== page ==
Ray Randolph is a well-known and highly respected Southeast Michigan businessman. His is a face I look forward to seeing at every Greater Farmington Area Chamber of Commerce event I attend. His affable spirit and booming voice lift me up every time. He is a “people person” through and through!
What many may not know about Ray is that he is also a civil rights hero. Sixty years ago, Ray was attending college in the segregated South. On February 22, 1960, inspired by the actions and rhetoric of civil rights pioneers like Martin Luther King, Ray and dozens of his fellow students from Virginia Union University in Richmond, Virginia, conducted a sit-in at the whites-only lunch counter in Thalhimer’s Department Store in downtown Richmond. The students were asked to leave. When they refused, 34 of them were arrested, jailed and convicted for trespassing.
The students appealed their case all the way up to the U.S. Supreme Court, where the convictions were eventually overturned in June 1963. That case, Randolph v. Virginia, bears Ray’s name. The students were famously dubbed “The Richmond 34,” and a historical marker commemorating their actions now stands on the site where the department store once stood.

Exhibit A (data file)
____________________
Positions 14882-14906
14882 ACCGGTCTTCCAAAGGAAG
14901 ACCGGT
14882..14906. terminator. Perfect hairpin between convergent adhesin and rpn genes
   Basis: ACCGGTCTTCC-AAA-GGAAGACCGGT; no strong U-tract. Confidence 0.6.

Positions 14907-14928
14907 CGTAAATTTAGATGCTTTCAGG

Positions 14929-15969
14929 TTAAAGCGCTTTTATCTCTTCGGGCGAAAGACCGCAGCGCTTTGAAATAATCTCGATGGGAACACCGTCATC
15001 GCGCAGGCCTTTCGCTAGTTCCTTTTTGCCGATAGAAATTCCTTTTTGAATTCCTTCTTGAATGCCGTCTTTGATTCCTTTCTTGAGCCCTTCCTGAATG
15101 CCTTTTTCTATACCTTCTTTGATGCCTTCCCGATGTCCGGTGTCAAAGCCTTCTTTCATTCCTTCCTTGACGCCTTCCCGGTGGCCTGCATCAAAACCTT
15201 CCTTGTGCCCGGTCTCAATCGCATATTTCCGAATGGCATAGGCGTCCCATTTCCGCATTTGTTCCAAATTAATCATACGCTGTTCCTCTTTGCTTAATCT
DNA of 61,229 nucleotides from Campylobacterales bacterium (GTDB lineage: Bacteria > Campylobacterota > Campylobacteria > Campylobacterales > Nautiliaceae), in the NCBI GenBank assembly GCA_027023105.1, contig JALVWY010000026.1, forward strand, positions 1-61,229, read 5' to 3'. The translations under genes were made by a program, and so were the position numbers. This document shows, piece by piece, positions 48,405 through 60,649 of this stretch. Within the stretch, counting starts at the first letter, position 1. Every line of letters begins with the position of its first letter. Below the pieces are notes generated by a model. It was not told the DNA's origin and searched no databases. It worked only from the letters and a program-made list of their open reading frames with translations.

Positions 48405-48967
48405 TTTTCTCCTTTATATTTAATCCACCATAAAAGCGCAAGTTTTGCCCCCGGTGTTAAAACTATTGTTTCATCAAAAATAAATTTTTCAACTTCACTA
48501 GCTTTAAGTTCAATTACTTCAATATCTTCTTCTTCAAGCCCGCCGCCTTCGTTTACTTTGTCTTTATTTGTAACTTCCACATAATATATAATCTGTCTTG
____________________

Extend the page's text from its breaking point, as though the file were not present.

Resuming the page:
The sit-in at Thalhimer’s Department Store inspired other nonviolent protests in Richmond. After nearly a year of boycotts, the downtown restaurant owners had had enough and quietly integrated all their main floor lunch counters. The protests continued, and soon they integrated their upstairs restaurants as well.
The Richmond 34 were truly brave. They risked not only the disgrace of a criminal conviction, but expulsion from school and the boycott of their own families’ businesses. At that time, violence against blacks was escalating. There were burnings, beatings, threats and lynchings. We owe an immeasurable debt to our friend Ray Randolph (who went on to become a Freedom Rider in 1961) and to all those civil rights activists of the ‘50s and ‘60s who dared to dream big and risked it all in the face of tremendous odds.
If you should see Ray around town, please tell him thanks!
© 2020 Wright Beamer, PLC